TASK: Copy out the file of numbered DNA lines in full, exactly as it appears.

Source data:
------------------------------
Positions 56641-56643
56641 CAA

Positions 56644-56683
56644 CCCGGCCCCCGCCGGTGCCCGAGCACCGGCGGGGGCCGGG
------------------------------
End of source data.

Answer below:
Positions 56641-56643
56641 CAA

Positions 56644-56683
56644 CCCGGCCCCCGCCGGTGCCCGAGCACCGGCGGGGGCCGGG